Happy reading!



Blogger Another Autism Mom said...

Prometheus, I confess I'm a little confused. Can males be carriers of the mutation too, without presenting autism symptoms?

You see, I can trace autism in my family starting on my grandmother (my father's side) and cousin (same side of the family), both women with Asperger's. Then I have my son with autism (high functioning).

Is my NT brother at risk of having autistic offspring?

Thank you,

20 August, 2007 14:21  
Blogger John Best said...

So, it must be some genetic mutation that began at 8 years of age that started reversing the symptoms of autism and not the chelation. That makes sense, if genes can mutate to cause autism, they must also mutate to cure it. Thanks for letting me know this.

20 August, 2007 15:45  
Anonymous Anonymous said...

Thanks for the simple terms Prometheus.

I'm waiting for the headline: Chinese-Made Toys Linked to Autism story to break any minute.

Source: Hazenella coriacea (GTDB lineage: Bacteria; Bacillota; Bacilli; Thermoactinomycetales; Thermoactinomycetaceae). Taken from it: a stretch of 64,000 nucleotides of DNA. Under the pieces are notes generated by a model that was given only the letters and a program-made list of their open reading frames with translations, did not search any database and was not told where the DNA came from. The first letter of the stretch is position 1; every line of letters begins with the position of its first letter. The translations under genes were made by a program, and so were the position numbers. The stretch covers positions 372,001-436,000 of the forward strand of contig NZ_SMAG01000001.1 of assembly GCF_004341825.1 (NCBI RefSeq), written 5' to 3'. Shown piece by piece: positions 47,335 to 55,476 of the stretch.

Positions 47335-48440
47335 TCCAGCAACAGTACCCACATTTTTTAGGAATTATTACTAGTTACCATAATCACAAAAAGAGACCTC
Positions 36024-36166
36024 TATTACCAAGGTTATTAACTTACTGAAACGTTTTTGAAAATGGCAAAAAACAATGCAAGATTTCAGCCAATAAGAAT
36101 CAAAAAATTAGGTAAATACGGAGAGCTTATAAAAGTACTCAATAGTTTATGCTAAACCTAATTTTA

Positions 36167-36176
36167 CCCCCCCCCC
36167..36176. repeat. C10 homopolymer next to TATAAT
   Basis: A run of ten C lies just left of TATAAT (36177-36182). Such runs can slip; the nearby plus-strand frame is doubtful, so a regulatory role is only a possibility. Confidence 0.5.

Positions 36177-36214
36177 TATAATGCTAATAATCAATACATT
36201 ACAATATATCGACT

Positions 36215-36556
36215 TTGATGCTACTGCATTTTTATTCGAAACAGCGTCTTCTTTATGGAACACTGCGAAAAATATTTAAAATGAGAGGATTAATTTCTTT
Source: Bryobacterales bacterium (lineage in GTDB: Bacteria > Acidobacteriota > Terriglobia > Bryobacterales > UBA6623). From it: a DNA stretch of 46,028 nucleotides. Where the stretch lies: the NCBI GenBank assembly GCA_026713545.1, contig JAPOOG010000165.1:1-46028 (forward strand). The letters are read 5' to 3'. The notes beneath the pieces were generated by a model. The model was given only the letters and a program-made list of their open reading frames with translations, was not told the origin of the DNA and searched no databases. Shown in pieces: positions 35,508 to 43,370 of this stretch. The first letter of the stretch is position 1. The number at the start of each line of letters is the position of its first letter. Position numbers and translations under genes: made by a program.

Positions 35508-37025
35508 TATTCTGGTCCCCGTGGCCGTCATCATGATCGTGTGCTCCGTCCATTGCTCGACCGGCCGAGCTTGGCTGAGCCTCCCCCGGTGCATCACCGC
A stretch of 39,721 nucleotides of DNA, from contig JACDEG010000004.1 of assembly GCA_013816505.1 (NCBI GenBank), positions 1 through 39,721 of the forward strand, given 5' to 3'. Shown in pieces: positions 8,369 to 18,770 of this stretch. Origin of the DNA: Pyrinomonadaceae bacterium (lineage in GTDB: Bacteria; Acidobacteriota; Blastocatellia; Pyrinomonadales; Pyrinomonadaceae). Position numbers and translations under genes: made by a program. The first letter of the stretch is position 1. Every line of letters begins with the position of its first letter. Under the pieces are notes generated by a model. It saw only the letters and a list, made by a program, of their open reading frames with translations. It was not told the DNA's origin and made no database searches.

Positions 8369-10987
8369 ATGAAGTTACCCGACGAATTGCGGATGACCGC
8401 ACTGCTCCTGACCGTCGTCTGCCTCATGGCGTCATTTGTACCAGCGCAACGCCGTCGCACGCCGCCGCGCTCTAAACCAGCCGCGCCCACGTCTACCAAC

20 August, 2007 16:32  
Blogger Bartholomew Cubbins said...

Great post as usual. But do you think that this kind of science is going to mean anything to the mercury militia?

20 August, 2007 18:10  
Blogger Prometheus said...

Another Autistic Mom,

According to this study, males can be asymptomatic carriers as well as females. The difference is that males are more likely to develop autism (symptomatic) from the mutations, so there will be fewer male carriers and more males with autism.

Fore Sam,

You seem to be stuck on the idea that autism is a syndrome of developmental stasis. It's not! It is a syndrome of developmental delay.

If you follow any autistic child through time, you will see them make progress - some more than others.

I have seen autistic kids go from completely non-verbal and no eye contact or social interaction to being indistinguishable (on casual observation) from their "typical" peers without any of the "biomedical" interventions you are so fond of.

Likewise, I have seen autistic children get the "whole enchilada" - from DAN! to nuts - and remain non-verbal and socially isolated. Their progress seems to be completely unrelated to the "therapies" they get.

The finding that mutations in many different areas of the genome can cause autism explains much of the diversity we see in autistic children - and in autistic adults. It may be more useful to think of autism as a symptom than as a disorder.